‘I Am a Man’: The ugly Memphis sanitation workers’ strike that led to MLK’s assassinationBreaking News
tags: MLK, Memphis sanitation workers strike
The rain was torrential, flooding streets and overflowing sewers. Still, the Memphis public works department required its sanitation workers — all black men — to continue to work in the downpour Feb. 1, 1968.
That day, two sanitation workers, Echol Cole and Robert Walker, took shelter from the rain in the back of their garbage truck. As Cole and Walker rode in the back of the truck, an electrical switch malfunctioned. The compactor turned on.
Cole and Walker were crushed by the garbage truck compactor. The public works department refused to compensate their families.
Eleven days after their deaths, as many as 1,300 black sanitation workers in Memphis walked off the job, protesting horrible working conditions, abuse, racism and discrimination by the city, according to the King Institute at Stanford University.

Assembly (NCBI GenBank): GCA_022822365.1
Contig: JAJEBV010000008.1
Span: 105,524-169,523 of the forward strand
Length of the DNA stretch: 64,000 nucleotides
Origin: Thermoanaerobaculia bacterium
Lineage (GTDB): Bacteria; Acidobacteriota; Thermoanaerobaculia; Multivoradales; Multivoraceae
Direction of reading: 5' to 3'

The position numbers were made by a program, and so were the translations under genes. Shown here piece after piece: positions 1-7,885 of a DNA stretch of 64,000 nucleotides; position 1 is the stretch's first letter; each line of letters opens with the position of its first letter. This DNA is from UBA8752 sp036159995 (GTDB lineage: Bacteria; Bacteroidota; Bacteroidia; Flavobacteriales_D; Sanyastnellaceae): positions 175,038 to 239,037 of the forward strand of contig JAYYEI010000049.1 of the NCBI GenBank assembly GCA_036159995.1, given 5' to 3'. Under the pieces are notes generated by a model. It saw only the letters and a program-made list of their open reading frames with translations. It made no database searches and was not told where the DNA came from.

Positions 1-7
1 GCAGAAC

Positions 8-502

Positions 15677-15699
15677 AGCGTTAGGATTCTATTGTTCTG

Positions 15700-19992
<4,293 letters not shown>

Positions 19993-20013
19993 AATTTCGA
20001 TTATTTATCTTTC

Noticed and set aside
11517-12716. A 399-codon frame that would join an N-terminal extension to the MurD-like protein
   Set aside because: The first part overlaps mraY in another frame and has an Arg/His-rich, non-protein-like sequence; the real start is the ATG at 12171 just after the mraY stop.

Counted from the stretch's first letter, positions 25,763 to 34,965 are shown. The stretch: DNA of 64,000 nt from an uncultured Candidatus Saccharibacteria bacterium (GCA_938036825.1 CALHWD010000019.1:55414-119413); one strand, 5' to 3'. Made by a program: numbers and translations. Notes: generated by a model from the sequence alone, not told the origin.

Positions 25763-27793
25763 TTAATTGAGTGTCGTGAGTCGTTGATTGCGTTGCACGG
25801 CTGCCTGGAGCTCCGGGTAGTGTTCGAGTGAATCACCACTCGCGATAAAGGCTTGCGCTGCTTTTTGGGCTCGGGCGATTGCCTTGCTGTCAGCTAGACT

comments powered by Disqus
- Savannah Approves Changes to Confederate Monument From 1875
- Law Professor Eric Posner Proposes Bringing Back Indentured Servitude
- Public Rates Presidents: Kennedy, Reagan, Obama at Top
- Elizabeth Warren’s striking speech responding to Trump’s “Pocahontas” taunts
- When the next generation looks racially different from the last, political tensions rise
- Was This Technology historian plagiarized? Sure seems like she was.
- Meet the new authorized historian of Britain's communications intelligence agency
- Lerone Bennett Jr., journalist and historian of African American life, dies at 89
- Right after the Civil War, says Stanford's Richard White, Americans were really hopeful, then reality hit
- What departments of history are doing about lower enrollments